Magic it's not, but cruisers who understand forward-looking sonar's limits are pleased with what it can do for them.
By Ben Ellison — July 2002
We have a problem: With the exception of some gloriously transparent tropical waters, we can't see where about half--a very important half--of our boat is going. Sure, we have charts that indicate dangers under the surface, and we can have a skeg that might protect our precious running gear if we do mess up, but what we really want is an underwater eye peering ahead of our bow. There is an electronic approximation of this called forward-looking sonar (FLS), and I set out recently to find out just how well it works.
First, some definitions are in order. We're not talking here about "side-scanning" or "searchlight" sonar. These beasts start at more than $10,000--"those are just the toy models," according to a Simrad representative--and their large mechanical transducers demand major installation. Though these machines can usually be made to focus their pings directly ahead for grounding avoidance, they are really meant for commercial fishfinding, even net management. Of more interest to most passagemakers are the FLS devices that use much simpler solid-state transducers and can be had for between $700 and $2,000.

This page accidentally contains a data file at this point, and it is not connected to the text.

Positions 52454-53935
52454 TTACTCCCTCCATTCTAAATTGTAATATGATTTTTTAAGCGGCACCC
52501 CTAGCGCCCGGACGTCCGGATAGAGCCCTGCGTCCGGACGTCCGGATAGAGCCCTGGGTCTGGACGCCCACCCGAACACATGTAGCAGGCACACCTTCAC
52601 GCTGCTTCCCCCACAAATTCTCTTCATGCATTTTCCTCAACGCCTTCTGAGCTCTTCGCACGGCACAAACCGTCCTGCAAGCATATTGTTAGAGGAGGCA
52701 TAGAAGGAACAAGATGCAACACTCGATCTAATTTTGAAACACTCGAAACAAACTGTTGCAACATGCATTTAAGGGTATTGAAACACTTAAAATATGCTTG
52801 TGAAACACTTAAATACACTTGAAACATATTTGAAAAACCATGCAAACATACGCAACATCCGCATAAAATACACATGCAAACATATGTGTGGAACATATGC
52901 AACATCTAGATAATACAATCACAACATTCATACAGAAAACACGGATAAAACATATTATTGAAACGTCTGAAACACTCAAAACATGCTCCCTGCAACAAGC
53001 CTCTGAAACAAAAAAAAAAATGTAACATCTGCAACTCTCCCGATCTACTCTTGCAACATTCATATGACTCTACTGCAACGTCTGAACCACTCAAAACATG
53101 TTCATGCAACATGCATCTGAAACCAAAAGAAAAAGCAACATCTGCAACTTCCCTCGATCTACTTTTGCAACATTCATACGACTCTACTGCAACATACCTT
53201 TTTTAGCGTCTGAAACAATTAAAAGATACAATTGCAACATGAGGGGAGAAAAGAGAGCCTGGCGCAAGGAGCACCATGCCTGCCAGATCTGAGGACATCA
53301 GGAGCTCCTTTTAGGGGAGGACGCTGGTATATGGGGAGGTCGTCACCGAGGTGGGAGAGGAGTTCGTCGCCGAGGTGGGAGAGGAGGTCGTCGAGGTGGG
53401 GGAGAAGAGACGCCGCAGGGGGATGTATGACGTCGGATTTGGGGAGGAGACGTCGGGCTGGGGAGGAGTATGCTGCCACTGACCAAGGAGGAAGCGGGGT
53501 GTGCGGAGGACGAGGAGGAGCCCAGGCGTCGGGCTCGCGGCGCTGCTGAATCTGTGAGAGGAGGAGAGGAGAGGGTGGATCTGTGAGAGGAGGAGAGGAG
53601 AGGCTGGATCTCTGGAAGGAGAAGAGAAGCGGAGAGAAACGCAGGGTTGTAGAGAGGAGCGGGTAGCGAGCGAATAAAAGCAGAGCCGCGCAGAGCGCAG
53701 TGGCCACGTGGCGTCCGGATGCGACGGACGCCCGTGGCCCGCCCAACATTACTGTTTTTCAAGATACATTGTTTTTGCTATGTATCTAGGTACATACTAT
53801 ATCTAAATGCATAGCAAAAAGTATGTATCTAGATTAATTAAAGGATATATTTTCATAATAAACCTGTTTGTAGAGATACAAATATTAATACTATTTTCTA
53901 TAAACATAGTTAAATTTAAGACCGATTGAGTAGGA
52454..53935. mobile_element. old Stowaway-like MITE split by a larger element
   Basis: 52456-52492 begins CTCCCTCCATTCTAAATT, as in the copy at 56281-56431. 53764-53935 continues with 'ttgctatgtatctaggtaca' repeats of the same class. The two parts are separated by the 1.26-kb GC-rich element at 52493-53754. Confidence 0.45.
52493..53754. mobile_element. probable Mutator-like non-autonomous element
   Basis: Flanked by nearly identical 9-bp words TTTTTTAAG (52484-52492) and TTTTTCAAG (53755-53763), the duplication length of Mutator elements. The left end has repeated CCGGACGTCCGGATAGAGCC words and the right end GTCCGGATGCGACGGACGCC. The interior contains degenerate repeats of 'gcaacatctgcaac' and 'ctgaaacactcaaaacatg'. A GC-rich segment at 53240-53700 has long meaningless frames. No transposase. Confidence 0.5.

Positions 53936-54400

Two companies, Interphase and EchoPilot, serve this market. Each has a particular scheme for scanning the water column vertically, from the bottom to the surface ahead, and delivering the resulting profile to an LCD display. It's important to note that this is meant to be a real-time snapshot, as opposed to the historical graph of bottom seen on a normal fishfinder, and it's much harder to generate. Unless you're a bat, it's really difficult to distinguish the incoming angles of multiple acoustic echoes!
Though Interphase and EchoPilot have both been offering their products for years, the percentage of boats they've equipped remains small. And I could find very little substantive writing about FLS in the boating press. All of this made the technology even more intriguing. Can forward-looking technology help a passagemaker avoid a floating container in the open sea or an uncharted rock in an unfamiliar anchorage? Fortunately, I was able to contact a number of actual FLS users for answers.
This article originally appeared in the January 2003 issue of Power & Motoryacht magazine.